Welcome to Insult to Injury. This is where we, the Noisey editors, get together and talk about music and like, how dope it is. Because really, music is dope. Even musicians agree with us. And we know musicians. Some of them are even friends with us. We took a photo with Taylor Swift once. Here's what we've been listening to this week…
Violent Soho - "Covered in Chrome"
This is either the most obnoxious hook or the catchiest song ever. Either way, I’ve been listening to it all week. Rad video too.
The Weeknd - King of the Fall
If we’re being honest, I haven’t liked anything The Weeknd has put out since The Trilogy. Most of the KISSLAND album was derivative and felt neutered, especially when compared to Abel’s raunchy songwriting on tracks like the Dedication 5 Intro, and more recently on his vagina wall-stretching guest verse on “Or Nah”. That’s why “King of the Fall” might be the best track we’ve heard from Abel in a while — it blends that filthy degenerate songwriting with hummable registers that don’t quite reach that screeching falsetto that irritates some listeners. This is what I assume August Alsina is trying to do: sing about explicit content in an aesthetically pleasing way. I’d have to listen to an August Alsina song to confirm this, but I don’t want to, and that seems right, so I’m going with it.
Zoot Woman - "Don't Tear Yourself Apart"
So apart from listening to a lot of Nelly this week, because I was writing up an interview with him where he called me Shorty—yeah, career highlight guys!—I got very excited about a few new albums that are coming out soon-ish like Caribou and SBTRKT. None of which appear to be link-able. Anyway, then I found out Zoot Woman were dropping a new album too: Star Climbing, out on August 29. For those who don't know Zoot Woman were the band Stuart Price was in when he wasn't being Jacques Lu Cont in Les Rythmes Digitales, and before he got all up in Kylie and Madonna's grill and started trying to produce The Killers. Make sense? Zoot Woman's 2001 album, Living in a Magazine, was packed with wildly underrated sexy, synth-pop like "Grey Day" and the super-louche "It's Automatic." New single "Don't Tear Yourself Apart," with it's panicked kick drum thud is a little bit high camp euphoric for my taste, but I'm glad they're back anyway.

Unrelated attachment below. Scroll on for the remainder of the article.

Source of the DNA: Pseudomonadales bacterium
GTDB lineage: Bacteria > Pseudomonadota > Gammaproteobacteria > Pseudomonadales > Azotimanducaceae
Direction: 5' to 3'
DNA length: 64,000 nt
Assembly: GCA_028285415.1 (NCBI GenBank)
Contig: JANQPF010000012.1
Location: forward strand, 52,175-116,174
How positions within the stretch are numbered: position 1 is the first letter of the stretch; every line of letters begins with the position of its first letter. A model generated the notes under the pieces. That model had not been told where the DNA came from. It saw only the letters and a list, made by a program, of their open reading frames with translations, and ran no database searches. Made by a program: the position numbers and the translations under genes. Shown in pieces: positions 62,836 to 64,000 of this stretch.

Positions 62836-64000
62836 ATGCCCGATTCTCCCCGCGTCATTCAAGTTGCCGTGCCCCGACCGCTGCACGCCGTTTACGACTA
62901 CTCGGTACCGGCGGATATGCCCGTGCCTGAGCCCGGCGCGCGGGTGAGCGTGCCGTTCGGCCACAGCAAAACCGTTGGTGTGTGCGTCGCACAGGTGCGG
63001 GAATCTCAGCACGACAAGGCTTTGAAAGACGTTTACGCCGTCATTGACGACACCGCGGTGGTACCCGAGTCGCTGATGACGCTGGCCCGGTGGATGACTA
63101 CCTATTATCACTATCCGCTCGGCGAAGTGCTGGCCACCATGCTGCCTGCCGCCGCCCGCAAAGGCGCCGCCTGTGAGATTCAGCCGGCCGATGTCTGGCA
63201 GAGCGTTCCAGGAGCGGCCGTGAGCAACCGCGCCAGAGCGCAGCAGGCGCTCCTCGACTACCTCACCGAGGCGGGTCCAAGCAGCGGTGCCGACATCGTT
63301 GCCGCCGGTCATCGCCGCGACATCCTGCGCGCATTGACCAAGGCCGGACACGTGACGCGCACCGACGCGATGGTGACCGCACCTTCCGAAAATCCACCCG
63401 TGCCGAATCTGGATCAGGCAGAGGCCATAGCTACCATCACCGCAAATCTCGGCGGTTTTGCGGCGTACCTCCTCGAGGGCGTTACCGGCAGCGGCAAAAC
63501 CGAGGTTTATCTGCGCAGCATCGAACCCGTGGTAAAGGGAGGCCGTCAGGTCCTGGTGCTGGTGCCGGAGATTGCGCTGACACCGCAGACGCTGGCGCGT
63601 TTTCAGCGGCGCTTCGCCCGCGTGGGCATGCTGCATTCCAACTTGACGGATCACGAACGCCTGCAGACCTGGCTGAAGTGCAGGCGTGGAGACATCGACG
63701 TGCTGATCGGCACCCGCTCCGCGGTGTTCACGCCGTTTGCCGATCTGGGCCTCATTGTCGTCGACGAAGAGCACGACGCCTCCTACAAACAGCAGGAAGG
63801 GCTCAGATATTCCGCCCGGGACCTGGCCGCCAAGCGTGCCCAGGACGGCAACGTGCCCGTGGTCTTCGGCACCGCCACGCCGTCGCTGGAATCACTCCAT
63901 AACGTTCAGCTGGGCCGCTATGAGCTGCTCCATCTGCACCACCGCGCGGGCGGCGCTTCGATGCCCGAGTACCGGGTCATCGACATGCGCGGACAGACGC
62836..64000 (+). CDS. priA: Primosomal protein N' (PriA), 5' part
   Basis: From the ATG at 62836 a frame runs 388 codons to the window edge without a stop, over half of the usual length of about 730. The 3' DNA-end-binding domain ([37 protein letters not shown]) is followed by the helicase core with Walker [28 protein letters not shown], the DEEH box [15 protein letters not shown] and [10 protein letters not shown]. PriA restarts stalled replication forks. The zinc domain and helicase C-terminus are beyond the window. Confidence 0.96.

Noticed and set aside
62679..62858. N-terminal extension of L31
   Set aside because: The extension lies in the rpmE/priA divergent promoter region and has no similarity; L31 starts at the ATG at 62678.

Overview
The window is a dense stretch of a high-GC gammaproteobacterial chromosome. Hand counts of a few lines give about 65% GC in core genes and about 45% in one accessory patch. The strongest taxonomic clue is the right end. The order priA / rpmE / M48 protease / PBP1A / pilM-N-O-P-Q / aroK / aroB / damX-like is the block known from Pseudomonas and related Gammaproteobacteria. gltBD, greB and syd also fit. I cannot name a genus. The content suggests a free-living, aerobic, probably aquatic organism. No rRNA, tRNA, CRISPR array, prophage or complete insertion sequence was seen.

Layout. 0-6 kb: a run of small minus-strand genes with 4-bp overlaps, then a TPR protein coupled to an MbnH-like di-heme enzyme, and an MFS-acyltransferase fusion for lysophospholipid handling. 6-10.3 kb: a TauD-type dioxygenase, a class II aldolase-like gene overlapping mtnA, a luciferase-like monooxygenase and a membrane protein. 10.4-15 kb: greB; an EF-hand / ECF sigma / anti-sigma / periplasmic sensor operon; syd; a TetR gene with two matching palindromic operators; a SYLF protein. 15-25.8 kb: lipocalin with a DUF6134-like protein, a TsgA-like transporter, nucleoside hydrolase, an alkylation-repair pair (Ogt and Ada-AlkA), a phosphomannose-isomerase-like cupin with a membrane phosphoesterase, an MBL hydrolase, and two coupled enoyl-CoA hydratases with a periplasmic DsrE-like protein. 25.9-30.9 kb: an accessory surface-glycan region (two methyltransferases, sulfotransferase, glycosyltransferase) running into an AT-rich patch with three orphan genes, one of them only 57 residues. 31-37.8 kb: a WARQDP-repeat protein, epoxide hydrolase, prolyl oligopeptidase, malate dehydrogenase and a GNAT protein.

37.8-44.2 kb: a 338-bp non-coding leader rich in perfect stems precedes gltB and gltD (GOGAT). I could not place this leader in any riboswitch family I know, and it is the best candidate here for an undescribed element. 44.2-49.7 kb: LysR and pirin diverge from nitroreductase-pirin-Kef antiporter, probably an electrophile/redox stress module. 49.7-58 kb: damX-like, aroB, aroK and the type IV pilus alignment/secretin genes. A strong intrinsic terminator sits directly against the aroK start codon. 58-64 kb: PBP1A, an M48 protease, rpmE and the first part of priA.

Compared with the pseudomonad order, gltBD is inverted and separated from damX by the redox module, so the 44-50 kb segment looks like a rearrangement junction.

The Clientele - "As Night Is Falling"
It took much longer than it should have for me to give the Clientele a chance which is a shame because not only do I love them now but I've also realized that they make ideal hangover music–so many missed opportunities there. I've started with
because it was reissued earlier this year and it's the first album Clientele fans usually bring up. My favorite song on the album changes every few minutes but right now it's "As Night Is Falling." The song is so gentle, wispy, and pretty, it gives me a lot of feelings in the same kind of way Real Estate does–even though they sound nothing alike. It's also becoming my favorite song to wind down to at night.
Caribou - "Can't Do Without You"
In October, we will have a new Caribou record. It's called Our Love. This is important because that's when it will start getting a little bit chilly and we'll start thinking about it potentially snowing every day for the rest of our lives, and we'll just need to listen to some beautiful electronic pop that makes us feel like we're in love with our crush but somehow also makes us feel like we are the only person on the planet and that love is dead. Lucky for me, the new LP arrived in my inbox a couple weeks ago, so I've been playing it on repeat and can already hum along to the lyrics I can't really understand. But whatever. This record is everything I could've wanted from a Caribou record. With the first single "Can't Do Without You" as an indicator for the rest of the the record, Dan Snaith continues to make music that is so delicately full of humanity.
Eric Sundermann, Managing Editor
Danny Brown - "Clean Up"
I saw Danny Brown last weekend at Pitchfork Music Festival, which was probably the fourth or fifth time I've seen him. Danny is great live, but he pretty much sticks to his upbeat bangers and EDM shit, which is unfortunate because the very best Danny Brown songs are generally the ones where he gets really serious or personal or reflective. There are few rappers working right now who can develop an emotionally laden image the way Danny Brown does when he talks about watching a robbery happen or a crackhead burn his face on a stove or, here, feeling guilty about buying a designer T-shirt. "Clean Up" is basically about dealing with the insanity of touring, and it's searingly honest. Listen to this song, and let's all marvel at what a powerful rapper Danny Brown can be when he decides to turn up a little less.
World War IV Demo
I said it briefly in
my post about Mammoth Grinder
, but the latest World War 4 demo is nothing short of stupid-good. Made up of members of Floorpunch, Rival Mob, Mind Eraser, and more, on the live stage WW4 is similarly ignorant, in the best ways of course. Check it out, here and
at This is Hardcore this weekend
Catey Shaw - "Brooklyn Girls" (DJ George Costanza Remix)
What could possibly make Catey Shaw's "Brooklyn Girls" even better? DJ George Costanza has the answer, and the answer is "pretty much every style of club music, one after another." For more DJ George Costanza, check his remix of American Football's "Never Meant"